It has been very hot in the day - thank goodness we are at a marina with power hook-up so we can run air conditioning.  The warmer waters are having an affect on things through.  I need to clean the A/C water strainer every few days as there's a lot or silt and barnacles building up inside the strainer.  The first time i did it i had to remove barnacles with a screwdriver.

Salty found a dog park and had a blast with other dogs......but you see the black sand.....and that was an almost white lab?....Hmmmmm not the place to go after a rain storm!

Marina pool area

Thankfully the marina has a nice pool and clubhouse.....also a Tiki bar.  Come to think about it, what more could you want?  Maybe I have just given myself another explanation as to why we seem to have "stalled" in this area.

Actually, we do have one regret - we wished we had stayed in the Bahamas a little longer.  We were concerned about returning before the start of Hurricane season, but we now wish we had stayed a couple more weeks.  Still - its been a wonderful trip so far.

Wednesday, May 21, 2014

May 21 - Dunedin, FL

We arrived yesterday afternoon in Dunedin, FL.  Dunedin is west of Tampa and is a beautiful little town with a nice but basic municipal marina, and many small restaurants.

It took a day longer than planned to get here as we stayed an unplanned night at Pass-A-Grille.  This was a surprisingly nice town also.

We were actually heading up the ICW for Dunedin  when e came upon a new "fixed bridge" and had an interesting little episode.  Here's the brief version.  Since discovering that there is a 54 ft bridge on the way to Miami (our mast is 62 ft), we always check the bridge clearance 2 ways.  First, on the charts, and second by looking at the depth/clearance staff gauge with binoculars before we approach the bridge.  This has just become a habit to avoid a costly, avoidable, and embarrassing mishap with a bridge.  Those things tent to make it on You tube!!

Our charts (new this year) indicated the bridge as a bascule bridge but under construction - the bridge was not a bascule bridge! Similarly, our 2014 Waterways guide indicated a bascule bridge. Electronic charts from Navionics and iNavX gave no better information.  So we called the adjacent (older) bascule bridge tender and inquired about the clearance.  After some confusion over our question, the answer was a non-reassuring "I think its 64 ft".  Seeking confirmation, I radioed Tow Boat US - their answer was "call the Coast Guard - they will know".  So I hailed the US Coast Guard.  After checking charts, and other information the Coast Guard came back with "Captain, I cannot find any information on the clearance.  But I can try to Google it for you if you like"

By this time I had decided to approach the bridge cautiously looking for a staff gauge - no gauge present.  And it didn't look 64 ft (but that is always deceiving), and the fenders were not located under the highest span.  There was a barge moored under the highest span.  By now we had probably lost an hour and the choice was to risk it, or to go out into the ocean and by-pass it.  Unfortunately the next inlet was some distance up the coast.  A third option emerged and that was to spend the night in Pass-A-Grille and make the decision tomorrow.  I decided this was the most sensible thing -so we spent a night in Pass-A Grille which turned out to be a very nice little town.  I am glad we stayed.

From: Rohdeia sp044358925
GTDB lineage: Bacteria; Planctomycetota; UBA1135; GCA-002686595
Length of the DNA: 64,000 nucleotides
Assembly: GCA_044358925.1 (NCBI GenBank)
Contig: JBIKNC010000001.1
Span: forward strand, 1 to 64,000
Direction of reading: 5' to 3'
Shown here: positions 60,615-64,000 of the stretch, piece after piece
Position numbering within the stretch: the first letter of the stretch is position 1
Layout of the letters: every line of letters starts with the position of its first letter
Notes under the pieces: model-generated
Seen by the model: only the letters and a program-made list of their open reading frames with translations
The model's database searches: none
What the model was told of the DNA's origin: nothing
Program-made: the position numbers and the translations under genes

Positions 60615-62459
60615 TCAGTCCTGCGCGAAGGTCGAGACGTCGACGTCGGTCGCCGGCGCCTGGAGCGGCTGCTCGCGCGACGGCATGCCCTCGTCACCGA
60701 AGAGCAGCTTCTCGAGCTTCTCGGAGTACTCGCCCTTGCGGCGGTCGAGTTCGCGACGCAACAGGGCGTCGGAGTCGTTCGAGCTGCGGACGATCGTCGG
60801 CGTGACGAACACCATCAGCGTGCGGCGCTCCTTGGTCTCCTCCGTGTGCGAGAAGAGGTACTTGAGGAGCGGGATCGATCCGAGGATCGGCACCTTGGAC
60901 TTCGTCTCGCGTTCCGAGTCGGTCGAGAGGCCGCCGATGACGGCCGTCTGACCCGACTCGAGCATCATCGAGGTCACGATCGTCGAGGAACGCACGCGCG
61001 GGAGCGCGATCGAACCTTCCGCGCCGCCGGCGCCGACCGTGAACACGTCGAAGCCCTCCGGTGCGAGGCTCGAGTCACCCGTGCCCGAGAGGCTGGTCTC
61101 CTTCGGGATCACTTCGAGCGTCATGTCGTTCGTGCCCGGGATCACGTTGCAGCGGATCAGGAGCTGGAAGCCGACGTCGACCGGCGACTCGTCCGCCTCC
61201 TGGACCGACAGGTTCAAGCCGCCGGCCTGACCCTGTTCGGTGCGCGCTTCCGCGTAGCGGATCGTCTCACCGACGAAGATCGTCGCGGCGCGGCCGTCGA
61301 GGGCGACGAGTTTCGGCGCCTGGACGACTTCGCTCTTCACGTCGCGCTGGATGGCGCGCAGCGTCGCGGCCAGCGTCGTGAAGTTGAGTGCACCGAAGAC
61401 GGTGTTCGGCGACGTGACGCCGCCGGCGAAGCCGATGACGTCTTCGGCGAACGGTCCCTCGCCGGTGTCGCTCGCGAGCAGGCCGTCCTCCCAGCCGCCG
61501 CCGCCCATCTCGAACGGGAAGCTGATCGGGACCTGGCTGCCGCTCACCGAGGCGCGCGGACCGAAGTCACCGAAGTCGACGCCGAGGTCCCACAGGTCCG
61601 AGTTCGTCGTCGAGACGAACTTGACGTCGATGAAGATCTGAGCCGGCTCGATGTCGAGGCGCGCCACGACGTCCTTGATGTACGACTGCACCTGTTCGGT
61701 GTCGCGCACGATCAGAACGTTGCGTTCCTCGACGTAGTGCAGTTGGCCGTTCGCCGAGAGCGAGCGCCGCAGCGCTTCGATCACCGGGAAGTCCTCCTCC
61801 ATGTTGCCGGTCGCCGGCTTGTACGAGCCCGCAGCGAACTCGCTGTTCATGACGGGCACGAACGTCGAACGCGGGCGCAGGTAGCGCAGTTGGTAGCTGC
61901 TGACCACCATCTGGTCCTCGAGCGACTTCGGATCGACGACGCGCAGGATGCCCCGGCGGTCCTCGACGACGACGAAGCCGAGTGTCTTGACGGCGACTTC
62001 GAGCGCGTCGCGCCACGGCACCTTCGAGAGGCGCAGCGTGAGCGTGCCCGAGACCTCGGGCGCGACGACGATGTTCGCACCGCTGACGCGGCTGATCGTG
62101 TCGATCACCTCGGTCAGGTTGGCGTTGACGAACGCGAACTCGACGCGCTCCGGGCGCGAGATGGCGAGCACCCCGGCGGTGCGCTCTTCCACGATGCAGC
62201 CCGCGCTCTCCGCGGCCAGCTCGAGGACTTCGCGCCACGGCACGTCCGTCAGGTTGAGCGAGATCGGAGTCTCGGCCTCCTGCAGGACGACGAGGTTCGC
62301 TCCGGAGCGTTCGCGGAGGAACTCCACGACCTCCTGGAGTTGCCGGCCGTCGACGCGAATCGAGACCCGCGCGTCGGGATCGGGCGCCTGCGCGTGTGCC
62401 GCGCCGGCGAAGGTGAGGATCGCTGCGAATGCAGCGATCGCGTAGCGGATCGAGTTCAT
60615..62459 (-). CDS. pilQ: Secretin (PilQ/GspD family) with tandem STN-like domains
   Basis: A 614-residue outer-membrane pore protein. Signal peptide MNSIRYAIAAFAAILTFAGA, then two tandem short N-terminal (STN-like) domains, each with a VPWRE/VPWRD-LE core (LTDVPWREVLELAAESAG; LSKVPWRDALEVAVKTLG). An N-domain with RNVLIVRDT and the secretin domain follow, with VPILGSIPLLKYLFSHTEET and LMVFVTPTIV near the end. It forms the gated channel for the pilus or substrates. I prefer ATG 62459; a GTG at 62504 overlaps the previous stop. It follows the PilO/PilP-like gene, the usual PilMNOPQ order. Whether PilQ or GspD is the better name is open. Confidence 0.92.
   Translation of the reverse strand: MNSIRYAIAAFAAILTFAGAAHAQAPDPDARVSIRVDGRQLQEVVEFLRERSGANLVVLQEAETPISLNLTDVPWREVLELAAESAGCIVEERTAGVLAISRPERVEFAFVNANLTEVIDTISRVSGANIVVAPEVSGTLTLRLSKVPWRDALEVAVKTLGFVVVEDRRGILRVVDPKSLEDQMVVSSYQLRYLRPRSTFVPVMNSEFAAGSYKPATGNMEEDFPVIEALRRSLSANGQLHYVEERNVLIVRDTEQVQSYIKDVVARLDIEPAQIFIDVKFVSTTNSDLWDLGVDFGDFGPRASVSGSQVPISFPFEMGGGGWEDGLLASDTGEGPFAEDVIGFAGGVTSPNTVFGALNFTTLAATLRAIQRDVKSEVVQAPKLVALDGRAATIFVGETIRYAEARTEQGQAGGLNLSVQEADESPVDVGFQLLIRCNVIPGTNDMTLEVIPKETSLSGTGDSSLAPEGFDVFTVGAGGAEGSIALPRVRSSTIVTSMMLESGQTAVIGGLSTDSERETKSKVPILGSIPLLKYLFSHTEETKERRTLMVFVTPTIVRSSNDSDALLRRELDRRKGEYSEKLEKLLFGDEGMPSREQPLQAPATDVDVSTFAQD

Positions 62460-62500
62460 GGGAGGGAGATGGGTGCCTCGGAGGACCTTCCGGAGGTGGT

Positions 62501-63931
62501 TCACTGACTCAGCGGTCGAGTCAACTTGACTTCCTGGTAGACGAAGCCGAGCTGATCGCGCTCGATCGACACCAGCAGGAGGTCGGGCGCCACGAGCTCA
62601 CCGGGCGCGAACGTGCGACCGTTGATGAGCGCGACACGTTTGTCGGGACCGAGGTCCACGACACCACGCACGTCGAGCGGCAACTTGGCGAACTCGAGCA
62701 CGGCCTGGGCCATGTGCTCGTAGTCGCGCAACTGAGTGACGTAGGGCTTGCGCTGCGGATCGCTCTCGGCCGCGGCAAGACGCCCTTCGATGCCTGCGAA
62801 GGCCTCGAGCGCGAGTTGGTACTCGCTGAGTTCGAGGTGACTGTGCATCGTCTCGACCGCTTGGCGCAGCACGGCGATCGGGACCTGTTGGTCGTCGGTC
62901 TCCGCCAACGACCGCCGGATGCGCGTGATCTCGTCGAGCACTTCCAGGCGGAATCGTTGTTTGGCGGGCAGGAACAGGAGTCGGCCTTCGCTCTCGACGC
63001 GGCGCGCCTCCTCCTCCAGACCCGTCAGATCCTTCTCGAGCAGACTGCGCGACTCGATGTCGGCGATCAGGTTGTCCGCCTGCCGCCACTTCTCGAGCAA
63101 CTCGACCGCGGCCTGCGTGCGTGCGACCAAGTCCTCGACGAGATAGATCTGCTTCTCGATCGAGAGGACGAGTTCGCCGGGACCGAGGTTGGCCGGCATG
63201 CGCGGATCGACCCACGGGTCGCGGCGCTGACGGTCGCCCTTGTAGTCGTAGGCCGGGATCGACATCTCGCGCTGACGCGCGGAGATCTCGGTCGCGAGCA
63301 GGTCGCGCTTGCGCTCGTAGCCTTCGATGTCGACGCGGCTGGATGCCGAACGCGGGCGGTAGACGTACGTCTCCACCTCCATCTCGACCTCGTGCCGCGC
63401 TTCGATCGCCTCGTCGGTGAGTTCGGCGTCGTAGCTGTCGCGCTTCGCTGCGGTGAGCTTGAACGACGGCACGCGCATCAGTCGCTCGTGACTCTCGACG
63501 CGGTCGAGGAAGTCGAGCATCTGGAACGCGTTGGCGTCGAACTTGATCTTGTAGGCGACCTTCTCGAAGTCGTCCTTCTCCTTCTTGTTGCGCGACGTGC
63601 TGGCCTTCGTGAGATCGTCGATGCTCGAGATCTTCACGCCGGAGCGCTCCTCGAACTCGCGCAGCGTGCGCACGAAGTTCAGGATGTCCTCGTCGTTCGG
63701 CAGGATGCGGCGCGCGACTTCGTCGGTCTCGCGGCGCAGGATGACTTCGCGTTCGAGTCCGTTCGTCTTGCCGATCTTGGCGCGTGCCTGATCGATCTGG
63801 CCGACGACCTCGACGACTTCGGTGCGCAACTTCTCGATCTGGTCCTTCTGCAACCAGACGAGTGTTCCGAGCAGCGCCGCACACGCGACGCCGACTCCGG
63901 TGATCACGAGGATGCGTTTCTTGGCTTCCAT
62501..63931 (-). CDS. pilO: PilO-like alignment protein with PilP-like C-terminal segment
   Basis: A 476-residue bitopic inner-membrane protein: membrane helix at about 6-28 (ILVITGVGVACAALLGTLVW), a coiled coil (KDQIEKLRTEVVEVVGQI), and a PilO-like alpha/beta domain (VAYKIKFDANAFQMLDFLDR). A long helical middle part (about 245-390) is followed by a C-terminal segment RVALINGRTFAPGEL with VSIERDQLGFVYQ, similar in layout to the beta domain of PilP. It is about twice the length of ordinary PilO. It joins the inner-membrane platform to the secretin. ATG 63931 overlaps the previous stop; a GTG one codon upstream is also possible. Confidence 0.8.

Some internet research revealed the grant application for the bridge - which showed a planned height of 64 ft..  Hmmmm.......planned height, and the fenders are NOT situated between what visually appears to be the highest span.  I am still not completely convinced!  So we opted for a very nice ocean sail up to the Clearwater Pass yesterday then on into Dunedin.  I also sent an email to Florida DOT - nice and polite, requesting that they install a staff gauge, and inform the Cost Guard (and their bridge tenders) of the official bridge clearance height.  So far I have not received a response.

The sail to Dunedin was great.  We set off with very light wind so hoisted up our UPS sail.  We were making 6 to 6.5 knots in 9 to 9.5.knots of wind - awesome!.

Then the wind died - as in completely.  No wind.  Some cloud started to build and the wind picked up again.  In no time at all we were in 18 knots with the UPS sail........very exciting, but time to furl it as the wind was still building.  We furled the UPS and switched to the regular jib.  We were good for a while until the wind shifted and was right on our nose.  I suspect a cold front from the north was passing through.  On entering the ICW at Clearwater, we motored up to Dunedin.  Many shallow spots, but a glass of Captain Salty's Anti-grounding Rum kept us off the bottom and got us safely into the marina. By now it was blowing 20+ and we docked without incident, to the praise of several onlookers and adjacent boat owners.  More anti-grounding rum ensued!!

Midnight Sun in Dunedin 

Some images of Dunedin - we are planning to stay here several days for a variety of work and family reasons, and I think this will be a good location! Nice, quaint small town.  Friendly and helpful  Marina staff, and plenty of restaurants and bars within a few blocks - but with no crowds!  Yes, if i have to be on land, then this is my kind of place!